On the Angry Bear blog, a commenter named Axt113 asked about effective demand. I referred him to Chapter 3 of Keynes' General Theory... He responded.
Okay, I found the section, it says:
“The value of D at the point of the aggregate demand function, where it is intersected by the aggregate supply function, will be called the effective demand.”
Okay, so effective demand is the equilibrium point of aggregate supply and aggregate demand, but that implies that shifts to aggregate demand and aggregate supply ( in the short run), will change effective demand.
So wouldn’t increasing aggregate demand, by higher wages shift effective demand upwards?
Here is my response...
Don’t confuse the AS-AD model that we normally learn with the model that Keynes is presenting in that section.
The normal model puts AS = AD at any point in time. The lines always cross. What is consumed equals what is supplied.
Now Keynes model puts demand above supply at any point in time. Demand above supply gives entrepreneurs incentive to employ more labor and capital. Yet, the difference between demand and supply gets smaller as more labor and capital are utilized. So imagine two lines that meet at some distant point. One line is demand above the other line of supply. The point at which these two lines meet is effective demand. If we see the point as stationary, then as you employ more labor and capital beyond the point, demand will go below supply. Then entrepreneurs will un-employ labor and capital.
So the normal model has AS and AD moving together. In Keynes model, the economy is moving toward a “fixed” long run equilibrium state between supply and demand.
Now, you are asking if increases in wages can shift that stationary point of effective demand… I would say Yes, as long as labor’s share of national income rises.
Let me explain my model… put price on the y-axis to show what is supplied and demanded. But on the x-axis put the utilization of labor and capital. The x-axis now represents how the economy grows by utilizing more labor and capital. As you move right on the x-axis, you utilize more labor and capital with the demand line higher than the supply line. Eventually you reach the equilibrium point between supply and demand. The equilibrium level of effective demand on the y-axis is the top side of potential GDP. That is the effective demand point that Keynes describes…. beyond which employment of more labor is not wanted by firms.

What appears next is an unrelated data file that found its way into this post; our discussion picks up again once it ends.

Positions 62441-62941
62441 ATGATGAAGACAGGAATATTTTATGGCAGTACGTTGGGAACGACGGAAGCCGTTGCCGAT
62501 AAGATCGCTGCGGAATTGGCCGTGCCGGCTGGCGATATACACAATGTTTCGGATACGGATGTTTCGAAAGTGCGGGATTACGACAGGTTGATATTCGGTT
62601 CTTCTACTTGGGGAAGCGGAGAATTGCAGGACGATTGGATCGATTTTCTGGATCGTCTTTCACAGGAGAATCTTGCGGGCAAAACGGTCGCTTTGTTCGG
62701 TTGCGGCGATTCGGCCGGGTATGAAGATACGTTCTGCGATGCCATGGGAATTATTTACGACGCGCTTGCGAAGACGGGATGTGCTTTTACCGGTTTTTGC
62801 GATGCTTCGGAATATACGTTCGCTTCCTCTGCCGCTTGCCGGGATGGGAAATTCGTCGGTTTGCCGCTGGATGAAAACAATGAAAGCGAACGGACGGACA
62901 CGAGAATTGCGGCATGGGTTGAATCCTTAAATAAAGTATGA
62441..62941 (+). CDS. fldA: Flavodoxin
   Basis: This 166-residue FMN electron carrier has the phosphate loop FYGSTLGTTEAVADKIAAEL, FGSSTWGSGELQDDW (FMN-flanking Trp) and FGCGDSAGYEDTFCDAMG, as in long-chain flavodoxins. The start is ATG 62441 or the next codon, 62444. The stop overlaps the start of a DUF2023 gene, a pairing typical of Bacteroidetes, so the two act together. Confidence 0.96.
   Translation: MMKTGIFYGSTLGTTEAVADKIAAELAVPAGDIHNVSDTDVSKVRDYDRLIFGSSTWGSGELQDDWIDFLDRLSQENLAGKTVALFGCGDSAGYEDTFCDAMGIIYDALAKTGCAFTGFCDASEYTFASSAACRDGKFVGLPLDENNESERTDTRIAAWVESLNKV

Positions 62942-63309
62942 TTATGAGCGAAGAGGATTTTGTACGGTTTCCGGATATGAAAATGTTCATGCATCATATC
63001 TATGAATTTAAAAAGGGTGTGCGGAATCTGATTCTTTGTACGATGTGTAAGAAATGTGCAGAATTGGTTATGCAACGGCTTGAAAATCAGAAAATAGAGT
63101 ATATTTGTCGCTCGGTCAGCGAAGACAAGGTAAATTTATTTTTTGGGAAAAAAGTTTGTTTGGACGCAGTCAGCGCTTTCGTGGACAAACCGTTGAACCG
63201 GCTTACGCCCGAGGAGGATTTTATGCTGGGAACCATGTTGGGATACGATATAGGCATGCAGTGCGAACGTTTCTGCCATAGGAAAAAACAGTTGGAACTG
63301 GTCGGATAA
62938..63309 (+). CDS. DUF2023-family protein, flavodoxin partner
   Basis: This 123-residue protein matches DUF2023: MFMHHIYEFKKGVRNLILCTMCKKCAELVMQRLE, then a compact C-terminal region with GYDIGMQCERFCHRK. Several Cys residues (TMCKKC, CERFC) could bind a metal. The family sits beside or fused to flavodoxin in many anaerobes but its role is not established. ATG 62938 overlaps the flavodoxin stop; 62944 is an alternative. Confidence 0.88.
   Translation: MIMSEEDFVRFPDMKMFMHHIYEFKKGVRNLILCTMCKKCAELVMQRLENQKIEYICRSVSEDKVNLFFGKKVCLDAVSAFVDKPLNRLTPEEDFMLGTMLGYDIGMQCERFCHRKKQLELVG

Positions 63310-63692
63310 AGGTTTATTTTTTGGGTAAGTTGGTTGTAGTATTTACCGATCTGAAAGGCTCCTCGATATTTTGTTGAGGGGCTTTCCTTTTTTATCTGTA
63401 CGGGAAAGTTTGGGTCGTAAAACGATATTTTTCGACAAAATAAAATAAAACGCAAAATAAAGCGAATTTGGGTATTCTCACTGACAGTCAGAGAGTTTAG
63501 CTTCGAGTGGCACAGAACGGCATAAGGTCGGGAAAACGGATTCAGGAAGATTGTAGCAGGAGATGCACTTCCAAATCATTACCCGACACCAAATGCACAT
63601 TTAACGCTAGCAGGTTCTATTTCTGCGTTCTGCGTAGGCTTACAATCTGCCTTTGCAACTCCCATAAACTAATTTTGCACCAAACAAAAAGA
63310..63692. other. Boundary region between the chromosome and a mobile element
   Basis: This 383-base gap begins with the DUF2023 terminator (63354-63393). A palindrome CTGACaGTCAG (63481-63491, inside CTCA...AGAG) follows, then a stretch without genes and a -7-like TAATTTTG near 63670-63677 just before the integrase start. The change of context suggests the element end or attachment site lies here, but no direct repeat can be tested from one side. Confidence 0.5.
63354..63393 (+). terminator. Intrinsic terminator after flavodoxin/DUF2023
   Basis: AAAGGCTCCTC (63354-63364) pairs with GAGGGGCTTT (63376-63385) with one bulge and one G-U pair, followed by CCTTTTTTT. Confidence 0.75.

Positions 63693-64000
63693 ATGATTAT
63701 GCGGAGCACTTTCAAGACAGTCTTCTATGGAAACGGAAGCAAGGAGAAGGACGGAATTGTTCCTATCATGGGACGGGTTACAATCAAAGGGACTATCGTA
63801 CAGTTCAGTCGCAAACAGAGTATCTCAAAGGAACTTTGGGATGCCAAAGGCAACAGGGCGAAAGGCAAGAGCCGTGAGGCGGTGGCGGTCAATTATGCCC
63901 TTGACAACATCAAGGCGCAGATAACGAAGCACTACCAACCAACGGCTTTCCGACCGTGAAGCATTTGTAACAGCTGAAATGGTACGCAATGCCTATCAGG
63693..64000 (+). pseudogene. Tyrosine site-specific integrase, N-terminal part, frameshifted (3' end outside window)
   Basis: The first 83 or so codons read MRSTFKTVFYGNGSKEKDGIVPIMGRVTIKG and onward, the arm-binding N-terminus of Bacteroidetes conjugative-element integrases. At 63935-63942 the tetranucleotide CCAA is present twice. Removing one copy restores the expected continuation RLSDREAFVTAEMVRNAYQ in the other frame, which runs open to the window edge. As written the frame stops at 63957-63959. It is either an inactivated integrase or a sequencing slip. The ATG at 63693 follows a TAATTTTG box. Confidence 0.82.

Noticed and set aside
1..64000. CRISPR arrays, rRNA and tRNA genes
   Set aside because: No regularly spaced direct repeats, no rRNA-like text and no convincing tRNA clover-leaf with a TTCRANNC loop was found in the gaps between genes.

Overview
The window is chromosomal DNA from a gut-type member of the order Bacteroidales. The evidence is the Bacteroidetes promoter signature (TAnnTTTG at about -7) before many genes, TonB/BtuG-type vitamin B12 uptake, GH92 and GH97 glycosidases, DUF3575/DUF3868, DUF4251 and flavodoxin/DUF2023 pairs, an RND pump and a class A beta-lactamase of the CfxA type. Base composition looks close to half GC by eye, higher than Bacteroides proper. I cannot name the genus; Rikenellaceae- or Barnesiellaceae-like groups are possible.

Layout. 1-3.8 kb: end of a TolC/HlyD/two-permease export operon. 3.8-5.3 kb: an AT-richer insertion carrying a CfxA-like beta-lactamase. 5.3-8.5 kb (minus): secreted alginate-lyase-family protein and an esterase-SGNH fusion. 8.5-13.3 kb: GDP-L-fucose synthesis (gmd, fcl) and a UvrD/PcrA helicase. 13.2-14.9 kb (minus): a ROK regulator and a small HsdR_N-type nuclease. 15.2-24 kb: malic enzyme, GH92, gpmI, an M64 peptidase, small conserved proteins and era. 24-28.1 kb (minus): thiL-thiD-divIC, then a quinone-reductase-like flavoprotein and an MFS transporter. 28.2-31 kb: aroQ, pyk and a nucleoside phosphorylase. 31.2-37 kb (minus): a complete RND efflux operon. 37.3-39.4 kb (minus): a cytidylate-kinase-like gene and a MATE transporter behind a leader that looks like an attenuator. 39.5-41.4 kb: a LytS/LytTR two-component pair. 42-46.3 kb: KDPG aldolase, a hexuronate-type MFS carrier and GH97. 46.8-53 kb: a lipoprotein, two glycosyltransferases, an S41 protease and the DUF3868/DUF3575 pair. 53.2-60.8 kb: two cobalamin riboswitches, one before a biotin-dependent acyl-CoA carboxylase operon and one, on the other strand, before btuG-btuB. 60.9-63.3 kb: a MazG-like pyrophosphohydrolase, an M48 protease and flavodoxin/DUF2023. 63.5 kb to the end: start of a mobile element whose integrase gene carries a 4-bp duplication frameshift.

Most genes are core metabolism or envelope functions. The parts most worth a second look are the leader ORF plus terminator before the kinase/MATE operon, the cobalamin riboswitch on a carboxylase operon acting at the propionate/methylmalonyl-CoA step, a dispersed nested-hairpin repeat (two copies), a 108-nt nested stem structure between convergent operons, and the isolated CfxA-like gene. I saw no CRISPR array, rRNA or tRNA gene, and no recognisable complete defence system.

For me, that equilibrium point is determined by labor’s share of national income… Not by labor’s total income, but by labor’s % share. Very different concept.
Now what could shift that equilibrium point upward? There are many ways… I will give 2.
1. We could raise labor’s share. That would shift the demand up, sliding the equilibrium point up and to the right along the supply curve. ultimate potential GDP is raised and the natural rate of unemployment is raised.
2. We could just raise wages. But now that would shift the demand curve to the right, but also shift the supply curve to the left. So you may end up simply increasing the total amount at the equilibrium point as seen on the y-axis. Yet, the top limit for utilizing labor and capital seen on the x-axis has not changed. Your level of full employment has not changed.
What can cause that equilibrium point of effective demand to fall?
This is what happened after the crisis… labor share fell. The demand curve shifted to the left. The result was that the equilibrium point now reflects a lower total value of the economy (GDP on y-axis) and a lower full employment level of labor and capital (higher natural unemployment and lower capacity utilization on x-axis). Potential GDP also fell.
OK… now does raising wages raise the effective demand limit? That depends on how you measure the effective demand limit, either by the y-axis or the x-axis. You could see GDP increasing (y-axis), but the natural level of unemployment has not changed (x-axis).
For me, effective demand must be primarily determined by the x-axis. The x-axis reflects Keynes’ focus in Chapter 3 on the rate of employment of labor to describe the effective demand limit.
So when you say that raising wages should raise the effective demand limit, we need to study the effect to know how. Did potential GDP rise? Did the natural rate of unemployment rise? You could get different answers to those questions.